Why ‘Best in Class’ Is Really a One Hit Wonder

Organizations are energized over one simple concept: find another organization that is good at something you’re not good at, and copy them (or try to).

The process is called benchmarking and it is characterized by expressions that everyone in business knows such as ’best in class’, and ‘best practices’.

I’ve written many pieces on why I think benchmarking has deadly implications for any organization on the hunt for a best practice.

No value

Benchmarking adds no strategic value to an organization since copying what others do can never result in competitive advantage.
Ultimate competitive advantage comes from being the ONLY one that does what you do.

No innovation

Benchmarking chokes innovation and creativity since copying what others do requires ZERO originality, and in fact robs the organization of any incentive to seek new ways of doing things.

No culture

Benchmarking is culturally dangerous because it creates the illusion that people in the organization are behaving in a way that adds value, when in fact all they are really doing is trying to transplant what has proven (to varying degrees) to work somewhere else.

But, in addition to the above, there is one other fact that copying organizations need to consider when deciding to slide-on-down the slippery slope of benchmarking.

It’s a caution: you may very well be following a ‘one hit wonder’.


It’s a simple proposition really. If one day you’re best in class in any one thing—process, product—and the crowd jumps on the bandwagon to copy you the next, your best in class status suddenly disappears and you’re another member of the herd who happens to have a solution to something that once was best in class.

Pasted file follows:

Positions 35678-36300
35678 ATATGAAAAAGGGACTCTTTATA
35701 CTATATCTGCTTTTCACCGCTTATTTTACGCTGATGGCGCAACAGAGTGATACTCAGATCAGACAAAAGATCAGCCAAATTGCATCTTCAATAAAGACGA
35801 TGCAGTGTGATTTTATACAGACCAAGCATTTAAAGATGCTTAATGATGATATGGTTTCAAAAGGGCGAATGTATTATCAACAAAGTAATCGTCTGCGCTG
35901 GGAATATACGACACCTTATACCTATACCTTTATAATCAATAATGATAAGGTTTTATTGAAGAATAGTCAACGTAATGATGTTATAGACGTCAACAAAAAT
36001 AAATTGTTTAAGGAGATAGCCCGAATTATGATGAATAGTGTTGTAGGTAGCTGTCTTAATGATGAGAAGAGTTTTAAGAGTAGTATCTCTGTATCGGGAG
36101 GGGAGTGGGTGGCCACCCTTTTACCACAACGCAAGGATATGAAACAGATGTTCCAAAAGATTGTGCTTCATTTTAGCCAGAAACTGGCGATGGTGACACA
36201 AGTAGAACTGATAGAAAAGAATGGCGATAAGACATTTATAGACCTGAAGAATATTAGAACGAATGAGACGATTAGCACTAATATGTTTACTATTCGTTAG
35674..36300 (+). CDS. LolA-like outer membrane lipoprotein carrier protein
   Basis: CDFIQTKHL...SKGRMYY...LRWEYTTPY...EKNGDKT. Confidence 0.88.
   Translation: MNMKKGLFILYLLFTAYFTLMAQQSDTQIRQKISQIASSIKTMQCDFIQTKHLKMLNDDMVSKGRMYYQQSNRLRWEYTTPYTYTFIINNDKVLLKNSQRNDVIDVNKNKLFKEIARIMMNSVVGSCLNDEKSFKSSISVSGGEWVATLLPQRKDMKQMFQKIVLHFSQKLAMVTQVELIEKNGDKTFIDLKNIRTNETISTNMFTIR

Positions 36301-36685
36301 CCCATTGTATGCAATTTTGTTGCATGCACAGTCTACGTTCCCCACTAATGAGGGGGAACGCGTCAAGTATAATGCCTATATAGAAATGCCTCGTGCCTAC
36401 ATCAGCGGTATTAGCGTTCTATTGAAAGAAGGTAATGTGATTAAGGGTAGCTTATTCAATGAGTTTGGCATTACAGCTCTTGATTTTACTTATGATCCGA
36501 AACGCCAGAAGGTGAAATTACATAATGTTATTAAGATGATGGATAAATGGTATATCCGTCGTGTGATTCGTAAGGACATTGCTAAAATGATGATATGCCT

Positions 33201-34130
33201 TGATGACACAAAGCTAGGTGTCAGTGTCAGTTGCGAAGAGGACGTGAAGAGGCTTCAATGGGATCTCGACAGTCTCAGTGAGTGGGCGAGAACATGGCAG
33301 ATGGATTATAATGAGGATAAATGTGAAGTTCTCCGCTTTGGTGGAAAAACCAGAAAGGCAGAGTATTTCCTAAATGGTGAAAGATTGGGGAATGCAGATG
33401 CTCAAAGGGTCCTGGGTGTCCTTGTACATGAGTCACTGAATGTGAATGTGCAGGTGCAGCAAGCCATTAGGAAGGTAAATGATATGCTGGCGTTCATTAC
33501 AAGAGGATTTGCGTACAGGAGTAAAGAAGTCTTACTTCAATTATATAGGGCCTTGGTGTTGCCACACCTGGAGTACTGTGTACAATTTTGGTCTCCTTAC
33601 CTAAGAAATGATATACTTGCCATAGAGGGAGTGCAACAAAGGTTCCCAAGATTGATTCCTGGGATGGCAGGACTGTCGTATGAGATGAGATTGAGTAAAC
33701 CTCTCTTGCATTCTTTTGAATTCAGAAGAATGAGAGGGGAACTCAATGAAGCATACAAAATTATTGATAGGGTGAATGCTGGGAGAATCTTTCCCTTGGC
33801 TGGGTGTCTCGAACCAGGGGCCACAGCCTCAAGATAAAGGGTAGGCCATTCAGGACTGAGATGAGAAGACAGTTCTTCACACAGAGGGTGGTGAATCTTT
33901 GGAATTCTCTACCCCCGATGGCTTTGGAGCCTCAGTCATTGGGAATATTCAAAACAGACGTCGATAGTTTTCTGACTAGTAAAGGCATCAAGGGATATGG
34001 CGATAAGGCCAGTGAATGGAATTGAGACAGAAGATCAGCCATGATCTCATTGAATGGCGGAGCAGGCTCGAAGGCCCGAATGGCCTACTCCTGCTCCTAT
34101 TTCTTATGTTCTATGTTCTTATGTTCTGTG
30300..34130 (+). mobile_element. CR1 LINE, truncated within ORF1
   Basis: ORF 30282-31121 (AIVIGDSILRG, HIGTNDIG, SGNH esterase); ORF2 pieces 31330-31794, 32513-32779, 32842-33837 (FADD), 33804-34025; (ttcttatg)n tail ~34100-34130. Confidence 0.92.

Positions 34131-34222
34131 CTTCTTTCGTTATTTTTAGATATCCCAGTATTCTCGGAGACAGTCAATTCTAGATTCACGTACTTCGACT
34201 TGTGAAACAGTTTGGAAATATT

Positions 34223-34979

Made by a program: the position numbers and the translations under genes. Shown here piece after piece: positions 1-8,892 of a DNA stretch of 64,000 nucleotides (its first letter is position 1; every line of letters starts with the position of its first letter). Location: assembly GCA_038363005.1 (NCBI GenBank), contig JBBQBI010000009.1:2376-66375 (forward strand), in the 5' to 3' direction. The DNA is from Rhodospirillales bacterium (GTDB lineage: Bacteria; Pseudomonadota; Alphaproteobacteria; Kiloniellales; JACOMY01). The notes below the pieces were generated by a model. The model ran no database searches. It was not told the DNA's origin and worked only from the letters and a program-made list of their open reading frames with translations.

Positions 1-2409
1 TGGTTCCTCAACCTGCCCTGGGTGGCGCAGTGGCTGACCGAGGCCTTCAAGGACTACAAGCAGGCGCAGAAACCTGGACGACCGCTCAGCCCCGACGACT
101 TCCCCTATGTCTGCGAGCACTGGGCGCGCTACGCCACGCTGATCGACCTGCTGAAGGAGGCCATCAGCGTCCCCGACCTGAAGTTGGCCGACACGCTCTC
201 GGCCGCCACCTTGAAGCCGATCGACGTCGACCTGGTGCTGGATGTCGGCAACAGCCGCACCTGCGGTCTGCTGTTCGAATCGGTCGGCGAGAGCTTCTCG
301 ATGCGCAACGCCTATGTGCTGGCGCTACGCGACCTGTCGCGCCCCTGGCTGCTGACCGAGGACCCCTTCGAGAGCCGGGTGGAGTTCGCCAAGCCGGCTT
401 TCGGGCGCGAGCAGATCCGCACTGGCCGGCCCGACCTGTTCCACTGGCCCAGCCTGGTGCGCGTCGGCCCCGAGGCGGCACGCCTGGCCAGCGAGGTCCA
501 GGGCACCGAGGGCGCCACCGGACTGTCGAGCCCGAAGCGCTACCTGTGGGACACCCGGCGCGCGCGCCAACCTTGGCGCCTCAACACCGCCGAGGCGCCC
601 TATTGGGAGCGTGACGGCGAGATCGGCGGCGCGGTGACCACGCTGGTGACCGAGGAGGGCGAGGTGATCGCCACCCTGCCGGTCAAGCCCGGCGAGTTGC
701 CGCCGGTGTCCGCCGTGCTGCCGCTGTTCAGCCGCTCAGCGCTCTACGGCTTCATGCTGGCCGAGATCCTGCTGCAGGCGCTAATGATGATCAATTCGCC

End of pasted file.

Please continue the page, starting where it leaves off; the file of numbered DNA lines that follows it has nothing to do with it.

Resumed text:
And where does that leave you, the organization that decided to copy them in order (you thought) to gain some sort of an advantage in something?

You’re deeper in the herd with less advantage—and more ignominious—than you had when the lead dog was best in class and you may have been a fast follower.

There are two profound lessons here:


If you suddenly find yourself in the best in class position, be prepared for the freefall you might experience when the copycats show up and you are (perceived as) nothing more than them and your prestige has disappeared.

Copying frenzy

If you’re a copycat (even a fast one), any advantage you may have had in adopting the best’s practice, process or whatever goes down the tube and you are anonymous.

The bottom line for me is that best in class is a fleeting notion, here today, gone tomorrow adding no long term value to either the possessor of the title or the pursuer of it.

The way out of this dilemma is pretty simple: find your own way and seek your own truth in terms of providing amazing solutions people will consume at profit levels owners are delighted with.

Sure, be curious as to how others have approached the same issue you are currently facing, but use their expertise as fodder to impose your own unique fingerprint on it rather than copy it blindly.

And never stop innovating because the herd is on your tail and they want to not only catch you, they want to destroy you.

Related: How Great Leaders ‘Nudge’ Their Organization To Stay on Course